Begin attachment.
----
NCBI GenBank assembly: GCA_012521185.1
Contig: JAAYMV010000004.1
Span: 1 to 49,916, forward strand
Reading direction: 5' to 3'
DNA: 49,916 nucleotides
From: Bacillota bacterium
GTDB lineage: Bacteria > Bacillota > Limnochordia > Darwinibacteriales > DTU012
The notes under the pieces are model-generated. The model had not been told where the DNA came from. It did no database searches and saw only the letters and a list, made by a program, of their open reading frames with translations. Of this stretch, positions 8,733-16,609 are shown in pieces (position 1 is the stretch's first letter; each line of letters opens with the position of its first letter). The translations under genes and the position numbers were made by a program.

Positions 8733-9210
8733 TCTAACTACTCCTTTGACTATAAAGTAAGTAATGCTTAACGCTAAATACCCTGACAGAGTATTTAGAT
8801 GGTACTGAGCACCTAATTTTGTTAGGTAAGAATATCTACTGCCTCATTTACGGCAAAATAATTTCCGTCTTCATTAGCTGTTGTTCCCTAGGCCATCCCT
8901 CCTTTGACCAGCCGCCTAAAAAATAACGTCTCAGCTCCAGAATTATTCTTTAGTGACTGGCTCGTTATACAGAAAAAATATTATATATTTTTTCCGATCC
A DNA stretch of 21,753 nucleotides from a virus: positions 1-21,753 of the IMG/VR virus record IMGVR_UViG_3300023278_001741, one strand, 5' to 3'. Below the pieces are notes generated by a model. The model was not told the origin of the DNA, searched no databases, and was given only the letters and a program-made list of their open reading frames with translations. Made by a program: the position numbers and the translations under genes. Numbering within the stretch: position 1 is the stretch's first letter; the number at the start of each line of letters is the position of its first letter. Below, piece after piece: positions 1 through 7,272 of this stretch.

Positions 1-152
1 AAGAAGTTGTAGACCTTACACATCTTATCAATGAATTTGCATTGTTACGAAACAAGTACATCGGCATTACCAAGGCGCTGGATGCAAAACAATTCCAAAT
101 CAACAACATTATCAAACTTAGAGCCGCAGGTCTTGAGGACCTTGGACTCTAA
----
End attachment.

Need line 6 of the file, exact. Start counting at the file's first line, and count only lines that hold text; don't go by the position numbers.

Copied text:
From: Bacillota bacterium